Much of the film is classic Altman, including a camera that flows through walls and even a ceiling and conversations that overlap—though at times to a hair-pulling degree, especially between Yolanda and Lola, with Streep and Tomlin replicating their irritating version of the directorial trademark from this year’s Oscars. More successful is Kevin Kline as Guy Noir, a ’40s-style gumshoe complete with sharp suit and sharper dialogue who’s an imaginary character on the real PHC. Here, he’s a klutzy security guard with private-dick pretensions. His biggest oops is losing track of Dangerous Woman, who drifts around the staging area in a white trench coat. Played by Virginia Madsen, the character is initially more ponderous than mysterious, slowly delivering such eye-rolling lines as “Every sparrow is remembered.” She’s somewhat redeemed, however, when her reason for showing up is revealed and she tries to reverse the show’s prospects with a shocking yet arguably merited bit of advice to one of the characters.
A Prairie Home Companion is an imperfect meditation, to be sure, but it’s also an exuberant one. It shouldn’t seem this fun. The film’s great achievement is that it makes you face the gloomiest facts of life head-on—and then lets you walk out with a smile. As swan songs go, it could be a lot worse.
On the other side of the sentimentality spectrum is The Lake House, an atrocious romantic drama starring Sandra Bullock and Keanu Reeves. It’s slow-moving, unengaging, and ultimately unsatisfying. Yet the movie should be recognized for its one dubious achievement: matching the manufactured preciousness of director Alejandro Agresti’s previous release, Valentín, a semiautobiographical tale about an 8-year-old boy who’s such a little man he bickers with his grandmother about the tailoring of his pant legs.
The new movie’s story isn’t exactly original, but this time the director has someone besides himself to blame. A Korean film, Il Mare was the basis for Proof writer David Auburn’s screenplay about a couple who fall in love via a wrinkle in time. Kate (Bullock), a doctor, is moving out of her ridiculous glass-walled , uh, lake house to take a job at a Chicago hospital. She leaves a note for Alex (Reeves), the new resident, apologizing for a couple of inherited-with-the-house details and asking him to forward any mail to her new address. Alex writes Kate back—putting the letter in his mailbox, which is, God knows how, where Kate knows to look for it when she takes a drive back to the country on her day off. He says that he doesn’t see either of the things she’s mentioned. Eventually, they begin to bicker about which one of them is crazy, because their respective letters—always left in his mailbox—are dated wrong. Kate’s say 2006. Alex’s say 2004.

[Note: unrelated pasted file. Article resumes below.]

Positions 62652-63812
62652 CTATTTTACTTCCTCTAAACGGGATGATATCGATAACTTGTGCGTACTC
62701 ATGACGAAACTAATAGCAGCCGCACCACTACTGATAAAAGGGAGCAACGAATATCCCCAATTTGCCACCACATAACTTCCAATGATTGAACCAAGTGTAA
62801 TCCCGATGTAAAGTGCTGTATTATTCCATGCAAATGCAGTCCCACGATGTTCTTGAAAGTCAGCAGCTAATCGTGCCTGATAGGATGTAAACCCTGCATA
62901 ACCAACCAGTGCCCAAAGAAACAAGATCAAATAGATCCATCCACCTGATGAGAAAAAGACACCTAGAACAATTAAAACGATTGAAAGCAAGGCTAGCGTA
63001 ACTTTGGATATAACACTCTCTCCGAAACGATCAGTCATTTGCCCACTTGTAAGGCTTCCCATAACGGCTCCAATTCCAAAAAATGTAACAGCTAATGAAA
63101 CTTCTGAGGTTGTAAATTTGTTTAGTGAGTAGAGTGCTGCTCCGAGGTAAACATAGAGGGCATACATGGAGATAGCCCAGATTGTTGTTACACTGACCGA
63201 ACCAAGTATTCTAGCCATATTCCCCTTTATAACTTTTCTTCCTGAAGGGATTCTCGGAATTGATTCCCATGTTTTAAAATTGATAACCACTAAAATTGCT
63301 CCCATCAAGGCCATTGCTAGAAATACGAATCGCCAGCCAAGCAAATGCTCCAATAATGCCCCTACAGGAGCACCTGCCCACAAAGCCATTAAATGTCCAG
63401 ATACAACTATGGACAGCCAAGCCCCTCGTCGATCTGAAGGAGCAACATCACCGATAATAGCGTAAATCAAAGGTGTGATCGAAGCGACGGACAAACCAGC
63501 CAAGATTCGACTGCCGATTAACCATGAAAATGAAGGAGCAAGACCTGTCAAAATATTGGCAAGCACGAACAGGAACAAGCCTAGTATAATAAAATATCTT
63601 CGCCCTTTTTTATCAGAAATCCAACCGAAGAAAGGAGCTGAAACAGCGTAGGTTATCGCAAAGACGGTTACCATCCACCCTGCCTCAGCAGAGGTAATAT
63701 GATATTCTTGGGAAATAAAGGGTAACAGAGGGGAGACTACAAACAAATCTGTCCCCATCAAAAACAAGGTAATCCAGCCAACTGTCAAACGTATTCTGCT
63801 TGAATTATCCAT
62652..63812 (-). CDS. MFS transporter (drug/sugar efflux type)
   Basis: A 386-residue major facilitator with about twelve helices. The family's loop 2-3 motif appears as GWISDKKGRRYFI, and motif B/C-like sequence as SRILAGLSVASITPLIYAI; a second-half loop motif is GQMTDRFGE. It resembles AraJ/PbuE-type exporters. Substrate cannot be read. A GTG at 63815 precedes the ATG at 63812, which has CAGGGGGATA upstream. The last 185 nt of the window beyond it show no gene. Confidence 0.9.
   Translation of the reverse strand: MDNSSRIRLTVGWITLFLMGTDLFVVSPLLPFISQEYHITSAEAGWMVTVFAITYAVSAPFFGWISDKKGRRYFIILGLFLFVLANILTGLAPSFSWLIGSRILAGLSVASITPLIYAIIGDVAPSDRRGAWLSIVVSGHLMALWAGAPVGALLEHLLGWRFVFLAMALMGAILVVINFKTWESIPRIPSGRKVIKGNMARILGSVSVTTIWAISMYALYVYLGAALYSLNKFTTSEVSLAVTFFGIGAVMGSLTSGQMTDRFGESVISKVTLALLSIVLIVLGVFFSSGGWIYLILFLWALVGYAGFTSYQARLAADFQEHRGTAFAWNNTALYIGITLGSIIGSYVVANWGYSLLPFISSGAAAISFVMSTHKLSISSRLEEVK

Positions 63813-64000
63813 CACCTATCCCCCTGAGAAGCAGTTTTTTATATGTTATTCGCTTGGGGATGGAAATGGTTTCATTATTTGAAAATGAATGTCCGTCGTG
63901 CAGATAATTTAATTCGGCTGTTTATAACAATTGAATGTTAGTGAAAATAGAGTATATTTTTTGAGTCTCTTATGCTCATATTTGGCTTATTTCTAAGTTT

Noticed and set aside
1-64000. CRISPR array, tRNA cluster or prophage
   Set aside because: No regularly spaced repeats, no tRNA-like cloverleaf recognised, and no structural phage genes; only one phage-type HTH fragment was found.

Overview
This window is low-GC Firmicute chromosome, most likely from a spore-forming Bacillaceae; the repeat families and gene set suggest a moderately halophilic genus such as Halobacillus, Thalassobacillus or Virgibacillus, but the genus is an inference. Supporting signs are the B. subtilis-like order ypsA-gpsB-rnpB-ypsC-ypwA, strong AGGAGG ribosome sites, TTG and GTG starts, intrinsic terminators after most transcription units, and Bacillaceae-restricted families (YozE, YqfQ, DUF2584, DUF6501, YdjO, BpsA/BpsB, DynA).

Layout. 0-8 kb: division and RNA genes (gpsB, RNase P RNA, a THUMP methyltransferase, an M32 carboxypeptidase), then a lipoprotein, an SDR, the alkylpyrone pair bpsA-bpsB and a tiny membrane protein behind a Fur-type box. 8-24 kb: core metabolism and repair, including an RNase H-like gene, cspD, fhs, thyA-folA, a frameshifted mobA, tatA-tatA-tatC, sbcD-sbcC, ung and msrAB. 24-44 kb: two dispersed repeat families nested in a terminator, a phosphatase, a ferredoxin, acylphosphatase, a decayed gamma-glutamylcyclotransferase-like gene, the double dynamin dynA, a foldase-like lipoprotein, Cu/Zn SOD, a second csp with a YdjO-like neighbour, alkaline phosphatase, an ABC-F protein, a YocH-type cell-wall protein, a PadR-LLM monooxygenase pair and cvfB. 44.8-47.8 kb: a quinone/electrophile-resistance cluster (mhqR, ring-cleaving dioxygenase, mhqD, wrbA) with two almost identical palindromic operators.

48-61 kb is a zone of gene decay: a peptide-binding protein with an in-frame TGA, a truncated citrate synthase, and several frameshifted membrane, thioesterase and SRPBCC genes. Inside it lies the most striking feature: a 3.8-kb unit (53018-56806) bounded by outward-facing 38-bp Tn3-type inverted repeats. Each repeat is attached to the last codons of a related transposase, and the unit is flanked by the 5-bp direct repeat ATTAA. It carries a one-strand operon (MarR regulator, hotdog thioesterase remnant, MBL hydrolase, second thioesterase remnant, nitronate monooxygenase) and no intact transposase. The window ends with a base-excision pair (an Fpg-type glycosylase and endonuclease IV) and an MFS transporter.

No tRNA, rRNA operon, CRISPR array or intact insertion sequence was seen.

So, naturally, they fall in love. Really, there’s no basis for their, um, long-distance romance besides the whoa-inducing realization that…they’re both right! Soon, each is asking about the other’s likes, which cringingly include stuff way too closely related to sunsets, puppies, and long walks on the beach. Meanwhile, they bemoan to themselves and others how isolated they’ve let themselves become. Kate plays chess with the dog. Alex, an architect like his father (Christopher Plummer), points out to his nearly purposeless brother (Ebon Moss-Bachrach) that the house we discover his pop built is just a glass box, completely disconnecting its occupant from the world.
Agresti mostly has the characters communicate in voice-over as they pen their missives, but occasionally he’ll show them merely talking to each other, whether separately or, ghostlike, in the same place. It doesn’t matter—these long conversations are Snoozeville, often featuring lines like “I could be a shoulder for you like you’ve been for me” and such overly obvious musical cues as Paul McCartney’s “This Never Happened Before” and Carole King’s “It’s Too Late.”
You’d do well to keep the latter in mind if you’re considering heading to the theater: In reality, you can’t travel through time to retrieve your $10.CP